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Letters to the editor

Copyright 2014 The Associated Press. All rights reserved. This material may not be published, broadcast, rewritten or redistributed.The Associated Press
Wednesday, January 02, 2013 08:43 am
After being arrested for a string of bank robberies, Willie Sutton was asked why he robbed banks. He answered, “Because that’s where the money is.” Is it too farfetched to believe that if the bank removed all its money, Willie would no longer rob it? Removing the goal to a crime will deter perpetrators.

As our world changes so rapidly our Generation Y has an increasing need to belong, to be heard and to be someone. Facebook and Twitter ensure that your voice, everyone’s voice, can be heard. For some, this is not enough, so they turn to another popular method of becoming known: the massacre.

So how do we prevent this from happening? Gun control? It certainly would not prevent the Molotov cocktail or homemade bombs, much easier than getting a gun in our current society. Or maybe the most accessible weapon of mass destruction available to almost all, their car. These are means to an end. The end being the fame for their actions. That is what we need to eliminate and this is where our focus needs to be.

Our government needs to stop looking at methods and more at goals. The reason that these attacks occur is because we glamorize them for years. We put them on a list and rank them for lethality. The attention that is dedicated to the attack in Connecticut is an overwhelming advertisement for those who feel they need to make their mark, and we provide a benchmark to surpass. The news coverage, the dedications from everywhere are the reasons, the goals of these attacks. We need to pass legislation that would prevent these acts from being publicized. It should become illegal for the press to provide any information regarding such attacks, including that they ever occurred.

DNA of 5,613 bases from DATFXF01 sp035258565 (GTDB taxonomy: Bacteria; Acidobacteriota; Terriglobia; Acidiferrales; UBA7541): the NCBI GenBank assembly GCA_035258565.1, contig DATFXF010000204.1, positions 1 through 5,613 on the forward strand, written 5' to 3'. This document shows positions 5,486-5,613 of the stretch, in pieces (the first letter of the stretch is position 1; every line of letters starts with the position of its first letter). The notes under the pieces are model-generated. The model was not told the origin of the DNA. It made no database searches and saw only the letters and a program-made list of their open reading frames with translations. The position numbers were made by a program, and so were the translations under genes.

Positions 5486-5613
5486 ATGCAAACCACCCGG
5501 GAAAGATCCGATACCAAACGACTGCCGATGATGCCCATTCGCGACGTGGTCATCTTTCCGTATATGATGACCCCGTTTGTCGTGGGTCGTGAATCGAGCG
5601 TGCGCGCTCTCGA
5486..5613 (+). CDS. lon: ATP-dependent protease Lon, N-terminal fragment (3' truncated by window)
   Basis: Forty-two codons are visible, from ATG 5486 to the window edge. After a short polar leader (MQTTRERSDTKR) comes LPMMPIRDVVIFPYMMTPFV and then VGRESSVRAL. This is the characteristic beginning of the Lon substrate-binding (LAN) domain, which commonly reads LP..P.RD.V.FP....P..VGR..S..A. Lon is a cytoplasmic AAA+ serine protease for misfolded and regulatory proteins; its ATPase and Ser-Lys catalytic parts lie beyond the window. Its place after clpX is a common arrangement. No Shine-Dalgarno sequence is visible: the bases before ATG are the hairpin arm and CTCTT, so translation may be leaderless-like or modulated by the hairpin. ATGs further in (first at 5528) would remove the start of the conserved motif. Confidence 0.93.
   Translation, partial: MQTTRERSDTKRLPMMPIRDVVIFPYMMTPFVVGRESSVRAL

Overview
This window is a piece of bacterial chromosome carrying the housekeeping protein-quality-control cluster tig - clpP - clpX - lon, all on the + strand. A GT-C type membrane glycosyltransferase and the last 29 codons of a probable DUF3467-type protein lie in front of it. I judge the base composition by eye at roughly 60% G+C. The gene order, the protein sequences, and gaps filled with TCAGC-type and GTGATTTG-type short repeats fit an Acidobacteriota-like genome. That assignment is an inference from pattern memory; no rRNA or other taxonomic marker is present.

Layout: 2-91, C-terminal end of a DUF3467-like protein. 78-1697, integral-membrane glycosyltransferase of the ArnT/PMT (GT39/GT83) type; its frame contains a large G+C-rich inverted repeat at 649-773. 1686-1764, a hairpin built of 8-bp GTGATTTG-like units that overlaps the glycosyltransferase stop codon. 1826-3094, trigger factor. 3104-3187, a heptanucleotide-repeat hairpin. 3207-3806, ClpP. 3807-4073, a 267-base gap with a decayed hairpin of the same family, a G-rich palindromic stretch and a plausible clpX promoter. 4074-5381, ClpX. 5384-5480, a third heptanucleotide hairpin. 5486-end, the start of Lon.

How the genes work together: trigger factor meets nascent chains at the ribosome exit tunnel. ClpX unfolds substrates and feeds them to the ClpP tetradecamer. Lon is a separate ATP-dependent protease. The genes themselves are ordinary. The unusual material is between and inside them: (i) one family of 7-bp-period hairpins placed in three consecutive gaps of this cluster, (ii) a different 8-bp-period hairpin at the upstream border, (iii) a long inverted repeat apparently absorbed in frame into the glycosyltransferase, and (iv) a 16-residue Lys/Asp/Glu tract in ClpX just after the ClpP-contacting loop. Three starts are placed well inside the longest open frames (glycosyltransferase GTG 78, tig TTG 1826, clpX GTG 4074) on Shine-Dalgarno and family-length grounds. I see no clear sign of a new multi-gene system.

As a society, it is a necessity for us to memorialize, and that is precisely why these crimes are committed. If the goal cannot be reached, the crime will most likely not be committed. We need to change our thinking to prevent further attacks.

Thom MichaelsWhen are “they” — no, we — going to get serious about dealing with gun violence? We can readily agree that “they” — our national and state legislators, the “other” party, our state or local law enforcement officers, mayors, governors, or surely our administration leaders — should do something.

But what about us? What have we committed ourselves to do besides complaining? More than half of our eligible voters chose not to vote in our recent presidential election. The rest of us elected a president and a new Congress. Did that conclude our involvement in the affairs of this nation “of the people, by the people and for the people?” Do we know how to reach our recently elected officials, or, aside from the president, even know their names? Will these leaders ever hear from us, unless we’re personally offended by their chosen action?

Perhaps we need to ask some different kinds of questions of ourselves, such as where can we make a start on dealing with some agreed need for change — together? (There’s truth in the observation that we can only eat an elephant one bite at a time.) What things can we keep on the table while we continue our discussion together on this issue? (I’m willing to listen to what you say to learn where you’re coming from.) What positive priorities can we establish, together? (Example: We want to keep our children from danger when they’re away from home.) Where must my perceived rights and preferences be modified for the higher good of protecting the future of our children and other vulnerable or dependent neighbors? (Does my “right” to freely swing my fist end at the tip of my neighbor’s nose?) Can we make a new beginning together – for a change?

Francis Frellick


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